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This Fake Prank Video About Murder Isn’t Much Worse Than Most Real “Prank” Videos

“The Murder Prank” is a sketch video that takes YouTube’s so-called “prank” culture, and the attendant recent controversy, to its logical conclusion.

This Fake Prank Video About Murder Isn’t Much Worse Than Most Real “Prank” Videos

R.I.P. to the word, ‘prank.’ It had a pretty good run! Beginning life in the 16th century as a term denoting “ludicrous trick,” it has thrived through several centuries, mostly confined to April 1st and the sets of George Clooney movies. However, the rise of YouTube has also brought on a scourge of so-called prank videos, in which attention-seekers in possession of some talent a camera interfere with people’s lives with the aim of going viral. Advertising agencies are staging pranks for brands, and even charities, although the key word there is staging. Some of the rogue YouTuber ‘pranks’ really do promote personal violation as almost a sport, though, which is something a new anti-prank parody makes abundantly clear.

Sam Pepper is a Skrillex-haircutted former contestant on Big Brother UK, as well as a YouTuber with over two million subscribers. Fan base notwithstanding, he’s also unpopular with at least as many people. After incurring outrage for his ass-pinch ‘prank’ video, which is more or less exactly what it sounds like, Pepper has also received accusations of being perky with his fans, and being way worse than pervy as well. Now, non-pranking YouTube jokester JusReign has released a video as response to the Sam Pepper controversy, fittingly titled “The Murder Prank.”

The first minute of JusReign’s video should look familiar to anyone who regularly peruses whatever web videos are making the rounds. We see footage of the comic walking up to strangers and making innocuous conversation briefly, before something unexpected happens. In this case the unexpected thing is strangulation or a gunshot to the head. This gets old pretty quick, but what JusReign absolutely nails is the justification part of the video, where his character attempts to explain his actions.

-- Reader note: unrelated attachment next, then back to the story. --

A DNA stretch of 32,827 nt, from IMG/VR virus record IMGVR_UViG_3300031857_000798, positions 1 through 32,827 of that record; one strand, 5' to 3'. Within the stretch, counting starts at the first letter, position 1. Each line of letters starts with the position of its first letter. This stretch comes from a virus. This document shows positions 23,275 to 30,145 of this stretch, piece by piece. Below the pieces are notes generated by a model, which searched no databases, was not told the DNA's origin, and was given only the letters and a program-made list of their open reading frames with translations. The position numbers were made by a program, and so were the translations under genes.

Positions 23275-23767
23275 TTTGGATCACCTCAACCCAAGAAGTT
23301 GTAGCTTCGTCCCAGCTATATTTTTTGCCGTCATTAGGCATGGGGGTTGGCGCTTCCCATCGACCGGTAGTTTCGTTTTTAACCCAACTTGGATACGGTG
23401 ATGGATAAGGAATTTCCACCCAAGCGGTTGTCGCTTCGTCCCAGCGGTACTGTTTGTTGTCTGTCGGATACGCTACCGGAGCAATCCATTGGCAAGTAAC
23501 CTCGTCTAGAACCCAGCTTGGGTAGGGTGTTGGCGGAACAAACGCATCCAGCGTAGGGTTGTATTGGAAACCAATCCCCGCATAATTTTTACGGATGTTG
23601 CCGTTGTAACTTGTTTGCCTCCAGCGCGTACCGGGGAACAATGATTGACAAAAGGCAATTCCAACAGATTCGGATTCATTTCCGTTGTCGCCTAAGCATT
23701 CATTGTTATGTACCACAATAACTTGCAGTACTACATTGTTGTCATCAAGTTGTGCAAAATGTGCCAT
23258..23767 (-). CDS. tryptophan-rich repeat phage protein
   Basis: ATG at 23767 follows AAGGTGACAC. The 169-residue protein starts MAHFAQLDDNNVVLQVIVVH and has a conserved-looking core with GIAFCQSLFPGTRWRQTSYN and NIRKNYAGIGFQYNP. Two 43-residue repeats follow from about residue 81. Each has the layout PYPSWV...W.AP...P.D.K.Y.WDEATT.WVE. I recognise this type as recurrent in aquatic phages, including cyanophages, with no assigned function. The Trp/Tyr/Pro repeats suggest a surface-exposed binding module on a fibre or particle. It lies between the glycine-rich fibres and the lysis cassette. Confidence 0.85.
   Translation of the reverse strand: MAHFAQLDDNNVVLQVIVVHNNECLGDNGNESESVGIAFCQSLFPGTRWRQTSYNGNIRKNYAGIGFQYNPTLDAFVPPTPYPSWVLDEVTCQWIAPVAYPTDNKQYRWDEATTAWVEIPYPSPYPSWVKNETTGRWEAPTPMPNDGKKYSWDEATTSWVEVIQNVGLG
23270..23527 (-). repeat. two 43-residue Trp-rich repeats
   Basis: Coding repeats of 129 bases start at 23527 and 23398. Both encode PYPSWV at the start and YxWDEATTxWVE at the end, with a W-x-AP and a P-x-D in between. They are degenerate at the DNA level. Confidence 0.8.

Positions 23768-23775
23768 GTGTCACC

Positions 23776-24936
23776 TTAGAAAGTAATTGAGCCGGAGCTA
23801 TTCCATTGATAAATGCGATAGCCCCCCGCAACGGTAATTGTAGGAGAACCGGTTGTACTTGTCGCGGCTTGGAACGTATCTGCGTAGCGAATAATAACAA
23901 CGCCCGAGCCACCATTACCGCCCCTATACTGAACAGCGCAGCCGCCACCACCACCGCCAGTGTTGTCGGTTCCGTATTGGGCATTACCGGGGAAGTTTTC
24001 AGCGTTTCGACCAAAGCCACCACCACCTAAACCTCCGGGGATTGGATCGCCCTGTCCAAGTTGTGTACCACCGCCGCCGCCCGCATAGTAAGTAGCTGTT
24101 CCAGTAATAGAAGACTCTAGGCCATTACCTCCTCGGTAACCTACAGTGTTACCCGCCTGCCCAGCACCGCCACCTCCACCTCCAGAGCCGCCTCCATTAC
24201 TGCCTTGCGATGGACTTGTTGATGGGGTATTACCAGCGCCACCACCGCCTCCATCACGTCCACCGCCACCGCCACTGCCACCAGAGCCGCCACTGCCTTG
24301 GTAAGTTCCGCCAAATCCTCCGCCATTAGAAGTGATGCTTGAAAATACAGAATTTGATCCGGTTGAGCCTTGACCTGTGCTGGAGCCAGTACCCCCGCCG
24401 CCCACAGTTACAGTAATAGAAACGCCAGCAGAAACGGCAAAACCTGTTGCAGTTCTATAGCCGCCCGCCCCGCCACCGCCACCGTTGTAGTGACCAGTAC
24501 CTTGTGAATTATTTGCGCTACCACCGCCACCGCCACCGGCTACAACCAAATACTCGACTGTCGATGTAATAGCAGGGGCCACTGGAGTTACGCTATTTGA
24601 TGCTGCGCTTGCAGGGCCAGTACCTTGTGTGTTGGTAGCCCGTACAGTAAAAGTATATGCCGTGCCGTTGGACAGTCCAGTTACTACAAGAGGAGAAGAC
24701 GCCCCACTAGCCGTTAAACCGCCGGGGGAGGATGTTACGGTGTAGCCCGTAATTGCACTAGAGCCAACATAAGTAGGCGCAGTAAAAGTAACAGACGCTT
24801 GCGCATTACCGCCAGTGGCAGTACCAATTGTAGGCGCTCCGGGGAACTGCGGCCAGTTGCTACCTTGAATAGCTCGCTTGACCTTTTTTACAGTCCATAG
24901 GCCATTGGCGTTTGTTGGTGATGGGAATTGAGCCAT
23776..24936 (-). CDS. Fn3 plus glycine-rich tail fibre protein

“Before anyone freaks out that it was wrong how you murdered those people or whatever,” he says, “Just so you know, it was a social experiment, staged kind of, and some of the people were told they might get murdered. From 10 feet away, I whispered, ‘I’m gonna kill you,’ so I gave them a warning, and it’s not my fault.”

Sam Pepper, who is being directly parodied here, is not the first to hide behind the idea of social experimentation. As if that makes it okay! As if each of us, walking around trying to get through our days are lab rats to be studied for our reactions to nonsense! JusReign’s character refuses to apologize because, of course, this whole murder thing was all just to prove an important point, and not, you know to get attention for himself and for profit. Hopefully, the prank phenomenon is on its way to being as dead as the actual word–which has become distorted beyond all meaning–and as dead as the people fake-murdered in this video.

About the author

Joe Berkowitz is a writer and staff editor at Fast Company. He has also written for The Awl, Rolling Stone, McSweeney's, and Salon.



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